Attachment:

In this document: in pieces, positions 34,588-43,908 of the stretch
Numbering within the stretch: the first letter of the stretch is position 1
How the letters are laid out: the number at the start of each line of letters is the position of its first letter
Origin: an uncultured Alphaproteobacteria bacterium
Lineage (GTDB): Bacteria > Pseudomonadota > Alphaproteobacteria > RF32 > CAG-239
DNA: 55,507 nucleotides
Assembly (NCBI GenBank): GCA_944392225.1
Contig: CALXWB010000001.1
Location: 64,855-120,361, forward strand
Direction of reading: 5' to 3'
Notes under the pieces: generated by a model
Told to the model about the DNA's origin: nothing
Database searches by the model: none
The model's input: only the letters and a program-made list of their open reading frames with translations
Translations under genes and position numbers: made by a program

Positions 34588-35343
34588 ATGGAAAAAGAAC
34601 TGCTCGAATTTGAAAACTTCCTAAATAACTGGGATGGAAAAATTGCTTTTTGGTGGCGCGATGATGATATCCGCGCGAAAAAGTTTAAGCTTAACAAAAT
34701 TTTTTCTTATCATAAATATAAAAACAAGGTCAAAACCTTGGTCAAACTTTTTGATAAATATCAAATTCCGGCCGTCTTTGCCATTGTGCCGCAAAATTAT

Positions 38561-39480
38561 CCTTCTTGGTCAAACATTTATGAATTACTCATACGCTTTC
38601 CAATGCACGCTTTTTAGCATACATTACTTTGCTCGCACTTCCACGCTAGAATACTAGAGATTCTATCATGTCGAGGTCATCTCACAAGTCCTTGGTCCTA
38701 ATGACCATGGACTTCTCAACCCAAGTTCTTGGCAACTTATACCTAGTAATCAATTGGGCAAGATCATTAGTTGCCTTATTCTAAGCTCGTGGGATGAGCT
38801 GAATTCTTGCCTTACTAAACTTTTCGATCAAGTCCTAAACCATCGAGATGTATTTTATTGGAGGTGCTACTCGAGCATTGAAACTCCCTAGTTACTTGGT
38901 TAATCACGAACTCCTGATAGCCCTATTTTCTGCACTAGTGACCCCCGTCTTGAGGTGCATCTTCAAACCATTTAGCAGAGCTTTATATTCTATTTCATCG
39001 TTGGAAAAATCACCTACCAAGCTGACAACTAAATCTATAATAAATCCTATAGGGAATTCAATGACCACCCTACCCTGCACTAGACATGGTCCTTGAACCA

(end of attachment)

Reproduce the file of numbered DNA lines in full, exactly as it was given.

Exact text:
In this document: in pieces, positions 34,588-43,908 of the stretch
Numbering within the stretch: the first letter of the stretch is position 1
How the letters are laid out: the number at the start of each line of letters is the position of its first letter
Origin: an uncultured Alphaproteobacteria bacterium
Lineage (GTDB): Bacteria > Pseudomonadota > Alphaproteobacteria > RF32 > CAG-239
DNA: 55,507 nucleotides
Assembly (NCBI GenBank): GCA_944392225.1
Contig: CALXWB010000001.1
Location: 64,855-120,361, forward strand
Direction of reading: 5' to 3'
Notes under the pieces: generated by a model
Told to the model about the DNA's origin: nothing
Database searches by the model: none
The model's input: only the letters and a program-made list of their open reading frames with translations
Translations under genes and position numbers: made by a program

Positions 34588-35343
34588 ATGGAAAAAGAAC
34601 TGCTCGAATTTGAAAACTTCCTAAATAACTGGGATGGAAAAATTGCTTTTTGGTGGCGCGATGATGATATCCGCGCGAAAAAGTTTAAGCTTAACAAAAT
34701 TTTTTCTTATCATAAATATAAAAACAAGGTCAAAACCTTGGTCAAACTTTTTGATAAATATCAAATTCCGGCCGTCTTTGCCATTGTGCCGCAAAATTAT

Positions 38561-39480
38561 CCTTCTTGGTCAAACATTTATGAATTACTCATACGCTTTC
38601 CAATGCACGCTTTTTAGCATACATTACTTTGCTCGCACTTCCACGCTAGAATACTAGAGATTCTATCATGTCGAGGTCATCTCACAAGTCCTTGGTCCTA
38701 ATGACCATGGACTTCTCAACCCAAGTTCTTGGCAACTTATACCTAGTAATCAATTGGGCAAGATCATTAGTTGCCTTATTCTAAGCTCGTGGGATGAGCT
38801 GAATTCTTGCCTTACTAAACTTTTCGATCAAGTCCTAAACCATCGAGATGTATTTTATTGGAGGTGCTACTCGAGCATTGAAACTCCCTAGTTACTTGGT
38901 TAATCACGAACTCCTGATAGCCCTATTTTCTGCACTAGTGACCCCCGTCTTGAGGTGCATCTTCAAACCATTTAGCAGAGCTTTATATTCTATTTCATCG
39001 TTGGAAAAATCACCTACCAAGCTGACAACTAAATCTATAATAAATCCTATAGGGAATTCAATGACCACCCTACCCTGCACTAGACATGGTCCTTGAACCA